5 Reasons to Switch to A Credit Union
By Gena Haskett on July 14, 2011
BlogHer Original Post
The days of free checking, unlimited ATM use and no annual fee bank credit cards are on the way out. It does not matter if you are a good customer or you're a hope-and-pray depositor (You hope and pray you can get to the bank before the payment is processed).
All accounts, including student, senior and that little secret account for a rainy day are going to be affected. Not knowing your bank’s fees and service charges can be costly.
Banks have to let you know what the fees and service charges are relating to your account. You might have to spend time digging into their web sites or getting a magnifier glass to read the three point type of legalese that came with your statement in January.
There are more financial services options than a check cashing store or a bank.
Have You Thought About a Credit Union?
Mia Neidhardt does a good job of explaining the differences between the two institutions.
I like the video, but to be fair there are for-profit banks that make contributions to local communities and charities. There are banks that provide good customer service but that might have to do more with the branch manager than the philosophy of the bank.
Another option are small community-based banks that honor the relationship with their customers. If you don’t have a community bank near you, then a credit union can be a good alternative.
5 Reasons to Switch to a Credit Union
Most full-feature credit unions have the same products and services of a traditional bank, such as ATM access, online bill payments and financial calculators. Some of the credit unions will reimburse ATM fees if you have to go to a non-network ATM.
You can earn higher rates on your deposits at a credit union than you will at your bank.
Make no mistake, the bank does use the money in your accounts to make loans and generate income. That is the nature of the being a bank. What is not acceptable is not being fairly compensated with interest for the use of your money.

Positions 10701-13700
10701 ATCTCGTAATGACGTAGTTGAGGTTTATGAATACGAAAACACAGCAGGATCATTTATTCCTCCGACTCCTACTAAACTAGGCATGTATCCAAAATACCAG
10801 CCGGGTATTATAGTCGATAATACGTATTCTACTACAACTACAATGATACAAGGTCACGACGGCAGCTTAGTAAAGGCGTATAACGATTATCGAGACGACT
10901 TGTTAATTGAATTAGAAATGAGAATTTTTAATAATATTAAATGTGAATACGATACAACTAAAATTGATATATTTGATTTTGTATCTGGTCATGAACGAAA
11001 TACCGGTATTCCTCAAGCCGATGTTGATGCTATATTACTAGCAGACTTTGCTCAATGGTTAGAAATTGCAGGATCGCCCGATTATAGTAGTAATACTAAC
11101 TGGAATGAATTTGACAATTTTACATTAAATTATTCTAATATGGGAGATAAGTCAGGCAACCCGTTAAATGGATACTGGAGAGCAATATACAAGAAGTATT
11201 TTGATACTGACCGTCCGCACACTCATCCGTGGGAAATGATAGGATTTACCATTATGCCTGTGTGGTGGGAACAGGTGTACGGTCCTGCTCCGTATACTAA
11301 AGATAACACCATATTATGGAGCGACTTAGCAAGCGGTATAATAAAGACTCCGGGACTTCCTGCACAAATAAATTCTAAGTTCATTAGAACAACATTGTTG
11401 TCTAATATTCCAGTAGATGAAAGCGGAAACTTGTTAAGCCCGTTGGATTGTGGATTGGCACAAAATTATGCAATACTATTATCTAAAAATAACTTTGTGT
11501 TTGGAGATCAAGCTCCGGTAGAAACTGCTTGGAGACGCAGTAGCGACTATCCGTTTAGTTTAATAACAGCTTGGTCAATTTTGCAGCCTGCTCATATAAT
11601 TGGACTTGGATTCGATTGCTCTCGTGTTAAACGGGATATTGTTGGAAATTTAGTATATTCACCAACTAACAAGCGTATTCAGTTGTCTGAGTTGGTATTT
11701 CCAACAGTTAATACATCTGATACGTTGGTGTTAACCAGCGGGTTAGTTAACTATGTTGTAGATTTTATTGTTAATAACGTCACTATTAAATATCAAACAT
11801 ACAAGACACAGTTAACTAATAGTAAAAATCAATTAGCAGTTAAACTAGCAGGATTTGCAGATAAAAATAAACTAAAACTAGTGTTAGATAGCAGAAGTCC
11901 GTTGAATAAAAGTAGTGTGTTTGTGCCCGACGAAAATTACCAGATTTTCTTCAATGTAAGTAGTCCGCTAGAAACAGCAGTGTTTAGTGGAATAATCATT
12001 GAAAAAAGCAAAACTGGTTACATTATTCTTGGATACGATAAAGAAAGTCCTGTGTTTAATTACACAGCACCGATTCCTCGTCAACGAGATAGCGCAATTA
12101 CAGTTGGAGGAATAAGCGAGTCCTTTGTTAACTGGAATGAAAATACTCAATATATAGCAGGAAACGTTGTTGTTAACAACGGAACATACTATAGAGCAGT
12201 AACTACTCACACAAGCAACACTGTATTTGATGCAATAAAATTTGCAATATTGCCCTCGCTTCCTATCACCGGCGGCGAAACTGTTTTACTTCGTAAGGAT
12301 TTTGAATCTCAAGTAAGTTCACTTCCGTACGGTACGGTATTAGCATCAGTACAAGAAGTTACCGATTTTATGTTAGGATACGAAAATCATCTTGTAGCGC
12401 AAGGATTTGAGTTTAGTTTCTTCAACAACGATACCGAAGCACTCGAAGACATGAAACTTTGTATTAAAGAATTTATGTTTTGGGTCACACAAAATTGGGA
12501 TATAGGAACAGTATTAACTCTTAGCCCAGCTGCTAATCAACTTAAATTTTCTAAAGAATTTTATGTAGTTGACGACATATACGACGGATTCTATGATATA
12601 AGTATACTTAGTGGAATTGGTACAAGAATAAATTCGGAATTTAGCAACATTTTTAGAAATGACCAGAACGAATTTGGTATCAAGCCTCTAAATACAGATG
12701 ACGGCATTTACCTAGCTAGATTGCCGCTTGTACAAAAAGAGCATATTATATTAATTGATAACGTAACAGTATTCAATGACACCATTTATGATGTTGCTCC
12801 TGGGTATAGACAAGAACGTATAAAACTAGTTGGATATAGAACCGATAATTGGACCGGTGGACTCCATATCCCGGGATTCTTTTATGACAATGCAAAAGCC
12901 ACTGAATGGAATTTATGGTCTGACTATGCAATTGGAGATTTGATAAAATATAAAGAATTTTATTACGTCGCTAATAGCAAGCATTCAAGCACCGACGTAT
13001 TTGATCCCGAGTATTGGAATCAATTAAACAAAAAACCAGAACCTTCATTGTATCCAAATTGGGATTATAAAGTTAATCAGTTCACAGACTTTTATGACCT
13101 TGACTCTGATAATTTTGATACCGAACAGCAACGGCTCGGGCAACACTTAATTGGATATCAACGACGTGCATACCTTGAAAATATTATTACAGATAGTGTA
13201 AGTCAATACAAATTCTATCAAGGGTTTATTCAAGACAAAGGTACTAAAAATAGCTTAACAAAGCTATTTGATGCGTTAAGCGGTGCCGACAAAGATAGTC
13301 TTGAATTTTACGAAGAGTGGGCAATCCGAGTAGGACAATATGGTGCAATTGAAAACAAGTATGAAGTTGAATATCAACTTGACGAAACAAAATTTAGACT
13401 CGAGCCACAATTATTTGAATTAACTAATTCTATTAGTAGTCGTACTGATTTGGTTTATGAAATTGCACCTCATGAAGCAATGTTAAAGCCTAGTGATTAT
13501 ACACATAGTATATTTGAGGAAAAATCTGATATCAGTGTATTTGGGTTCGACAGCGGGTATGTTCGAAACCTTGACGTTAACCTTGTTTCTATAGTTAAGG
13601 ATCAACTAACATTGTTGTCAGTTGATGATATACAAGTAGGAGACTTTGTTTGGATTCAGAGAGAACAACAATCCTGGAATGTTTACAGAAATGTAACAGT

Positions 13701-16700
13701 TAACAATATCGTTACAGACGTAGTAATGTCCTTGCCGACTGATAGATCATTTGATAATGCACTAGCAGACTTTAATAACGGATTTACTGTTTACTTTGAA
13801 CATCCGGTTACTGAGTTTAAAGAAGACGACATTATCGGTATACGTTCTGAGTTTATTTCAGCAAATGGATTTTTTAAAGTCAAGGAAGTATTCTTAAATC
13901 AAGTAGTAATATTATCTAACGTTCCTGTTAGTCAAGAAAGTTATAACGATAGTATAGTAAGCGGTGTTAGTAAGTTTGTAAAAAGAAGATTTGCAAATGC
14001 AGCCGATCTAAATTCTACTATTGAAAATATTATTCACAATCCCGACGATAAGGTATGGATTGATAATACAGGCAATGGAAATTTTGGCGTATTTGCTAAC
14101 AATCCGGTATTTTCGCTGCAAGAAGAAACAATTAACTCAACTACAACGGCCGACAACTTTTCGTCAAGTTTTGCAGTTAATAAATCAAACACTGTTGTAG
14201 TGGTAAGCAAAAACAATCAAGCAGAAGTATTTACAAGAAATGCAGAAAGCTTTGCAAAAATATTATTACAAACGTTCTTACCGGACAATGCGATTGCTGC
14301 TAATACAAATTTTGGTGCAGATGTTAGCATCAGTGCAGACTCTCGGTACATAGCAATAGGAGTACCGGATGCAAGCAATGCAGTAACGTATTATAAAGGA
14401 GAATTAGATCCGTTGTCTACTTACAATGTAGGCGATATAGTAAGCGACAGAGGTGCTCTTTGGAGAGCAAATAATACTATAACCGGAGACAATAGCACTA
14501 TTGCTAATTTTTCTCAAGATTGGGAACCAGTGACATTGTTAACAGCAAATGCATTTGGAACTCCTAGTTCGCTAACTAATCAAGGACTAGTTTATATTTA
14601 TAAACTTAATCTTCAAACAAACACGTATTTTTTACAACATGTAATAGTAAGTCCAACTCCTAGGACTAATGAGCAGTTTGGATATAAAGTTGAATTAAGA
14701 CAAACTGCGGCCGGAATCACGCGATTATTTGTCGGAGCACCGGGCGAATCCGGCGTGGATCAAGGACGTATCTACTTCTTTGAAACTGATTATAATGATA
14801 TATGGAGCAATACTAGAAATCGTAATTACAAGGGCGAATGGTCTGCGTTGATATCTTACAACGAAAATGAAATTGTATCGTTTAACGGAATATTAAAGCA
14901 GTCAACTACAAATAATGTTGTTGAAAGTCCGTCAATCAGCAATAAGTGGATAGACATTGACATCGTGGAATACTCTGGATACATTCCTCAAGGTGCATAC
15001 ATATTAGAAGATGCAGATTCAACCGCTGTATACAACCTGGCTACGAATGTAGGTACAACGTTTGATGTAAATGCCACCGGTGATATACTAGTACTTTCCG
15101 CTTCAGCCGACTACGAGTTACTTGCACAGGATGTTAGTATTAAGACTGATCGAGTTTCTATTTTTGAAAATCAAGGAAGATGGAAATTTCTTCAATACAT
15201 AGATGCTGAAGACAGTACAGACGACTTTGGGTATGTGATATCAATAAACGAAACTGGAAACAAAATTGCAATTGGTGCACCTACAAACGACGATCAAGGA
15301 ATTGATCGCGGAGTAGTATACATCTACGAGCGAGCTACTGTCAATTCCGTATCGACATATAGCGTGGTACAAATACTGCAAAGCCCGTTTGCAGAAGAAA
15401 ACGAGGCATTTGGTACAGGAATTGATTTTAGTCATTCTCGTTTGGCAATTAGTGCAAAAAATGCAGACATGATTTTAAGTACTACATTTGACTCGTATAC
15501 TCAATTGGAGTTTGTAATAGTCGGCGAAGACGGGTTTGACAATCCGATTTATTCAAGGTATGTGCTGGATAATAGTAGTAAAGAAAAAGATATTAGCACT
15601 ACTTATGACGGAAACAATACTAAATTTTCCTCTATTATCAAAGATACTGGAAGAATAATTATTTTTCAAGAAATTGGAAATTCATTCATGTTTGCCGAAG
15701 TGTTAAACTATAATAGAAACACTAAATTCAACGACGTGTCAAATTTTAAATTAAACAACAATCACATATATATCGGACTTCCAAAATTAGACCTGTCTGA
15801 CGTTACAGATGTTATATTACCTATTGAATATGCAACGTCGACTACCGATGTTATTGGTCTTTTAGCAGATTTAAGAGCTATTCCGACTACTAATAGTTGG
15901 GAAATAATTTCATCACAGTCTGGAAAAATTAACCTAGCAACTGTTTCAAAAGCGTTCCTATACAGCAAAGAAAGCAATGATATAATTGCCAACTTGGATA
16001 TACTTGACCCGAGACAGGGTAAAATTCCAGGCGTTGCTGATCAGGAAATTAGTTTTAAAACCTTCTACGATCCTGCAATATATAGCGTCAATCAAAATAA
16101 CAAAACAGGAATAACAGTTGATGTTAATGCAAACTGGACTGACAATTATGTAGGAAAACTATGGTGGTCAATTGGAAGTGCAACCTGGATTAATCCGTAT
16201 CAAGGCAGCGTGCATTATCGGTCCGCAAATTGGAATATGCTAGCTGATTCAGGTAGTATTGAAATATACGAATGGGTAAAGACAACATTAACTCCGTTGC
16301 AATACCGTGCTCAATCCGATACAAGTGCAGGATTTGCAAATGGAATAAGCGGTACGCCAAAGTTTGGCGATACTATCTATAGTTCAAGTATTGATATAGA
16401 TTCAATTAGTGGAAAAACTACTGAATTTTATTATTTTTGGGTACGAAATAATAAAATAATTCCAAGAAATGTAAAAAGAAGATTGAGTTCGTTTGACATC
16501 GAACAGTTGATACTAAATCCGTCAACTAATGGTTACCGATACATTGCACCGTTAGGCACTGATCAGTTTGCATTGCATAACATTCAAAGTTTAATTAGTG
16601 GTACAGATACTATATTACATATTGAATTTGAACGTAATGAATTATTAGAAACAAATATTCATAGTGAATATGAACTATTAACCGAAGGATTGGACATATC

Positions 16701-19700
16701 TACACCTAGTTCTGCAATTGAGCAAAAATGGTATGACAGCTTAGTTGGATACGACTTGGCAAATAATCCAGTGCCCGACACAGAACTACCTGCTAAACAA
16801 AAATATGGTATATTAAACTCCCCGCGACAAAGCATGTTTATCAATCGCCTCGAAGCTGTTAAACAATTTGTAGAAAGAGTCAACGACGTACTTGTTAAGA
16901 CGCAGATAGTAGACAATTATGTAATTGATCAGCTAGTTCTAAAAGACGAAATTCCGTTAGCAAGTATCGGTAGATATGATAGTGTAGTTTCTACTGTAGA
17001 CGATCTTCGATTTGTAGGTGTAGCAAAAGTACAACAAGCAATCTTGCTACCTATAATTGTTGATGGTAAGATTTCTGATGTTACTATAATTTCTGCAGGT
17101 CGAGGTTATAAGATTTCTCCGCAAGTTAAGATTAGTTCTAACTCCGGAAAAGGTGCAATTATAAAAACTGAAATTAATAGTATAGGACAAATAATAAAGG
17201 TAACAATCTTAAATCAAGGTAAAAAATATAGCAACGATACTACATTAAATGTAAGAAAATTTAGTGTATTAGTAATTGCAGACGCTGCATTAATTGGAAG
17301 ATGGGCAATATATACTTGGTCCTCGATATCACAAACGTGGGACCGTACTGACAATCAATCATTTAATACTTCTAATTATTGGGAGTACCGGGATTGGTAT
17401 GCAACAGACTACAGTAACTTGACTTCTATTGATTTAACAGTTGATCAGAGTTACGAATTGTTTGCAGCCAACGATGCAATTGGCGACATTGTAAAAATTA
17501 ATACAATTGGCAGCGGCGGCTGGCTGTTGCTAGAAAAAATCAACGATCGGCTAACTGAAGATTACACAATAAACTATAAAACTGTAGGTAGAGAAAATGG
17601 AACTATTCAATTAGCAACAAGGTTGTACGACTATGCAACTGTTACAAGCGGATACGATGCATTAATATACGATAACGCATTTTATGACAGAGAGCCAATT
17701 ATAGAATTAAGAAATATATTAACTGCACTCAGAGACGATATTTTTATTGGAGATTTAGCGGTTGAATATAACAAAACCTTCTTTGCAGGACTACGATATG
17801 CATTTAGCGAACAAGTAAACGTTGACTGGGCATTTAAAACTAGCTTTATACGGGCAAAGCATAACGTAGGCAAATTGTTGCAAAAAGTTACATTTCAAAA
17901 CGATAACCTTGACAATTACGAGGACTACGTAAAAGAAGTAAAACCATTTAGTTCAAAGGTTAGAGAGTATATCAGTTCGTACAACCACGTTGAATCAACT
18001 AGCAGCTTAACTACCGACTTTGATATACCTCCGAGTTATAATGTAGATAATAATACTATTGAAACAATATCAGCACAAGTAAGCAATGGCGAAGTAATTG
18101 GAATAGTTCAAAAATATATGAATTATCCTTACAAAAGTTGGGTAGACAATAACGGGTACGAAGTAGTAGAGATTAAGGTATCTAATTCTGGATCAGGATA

How is that nickel worth of interest payments working out for you?
Your funds as federally insured up to $250,000 per account by the National Credit Union Share Insurance Fund (NCUSIF). There are state chartered and federal credit unions. You want to make sure the one you join is NCUSIF insured.
Credit union profits go back to members via higher interest rates on savings, access to loans or to provide accounts features like an IRA, 401K or long-term care insurance.
Should you happen to need a loan, you might find it easier to obtain one from a credit union than from your bank. No, they won’t just give you a loan because you asked for one, but they would be willing to talk with you about it.
So I Just Walk In and Sign Up?
Not exactly. You have to qualify to be a member. That can be as easy as living, working or going to school in a certain area of town. Or being a court reporter, ditch digger or related to one. It depends on the type of credit union; you are more likely to qualify than not qualify.
On The National Credit Union Administration (NCUA) Find A Credit Union page, you can search by state, by ZIP code or the type of desired membership. This site gives a lot of information about a specific credit union, but you don’t get to see all the possible locations that are available.
When you are ready to relocate, review the Move Your Money Checklist so that you can transfer your funds in a safe and non-punitive manner.
You don’t have to take higher fees and bad service. Consider making a change.
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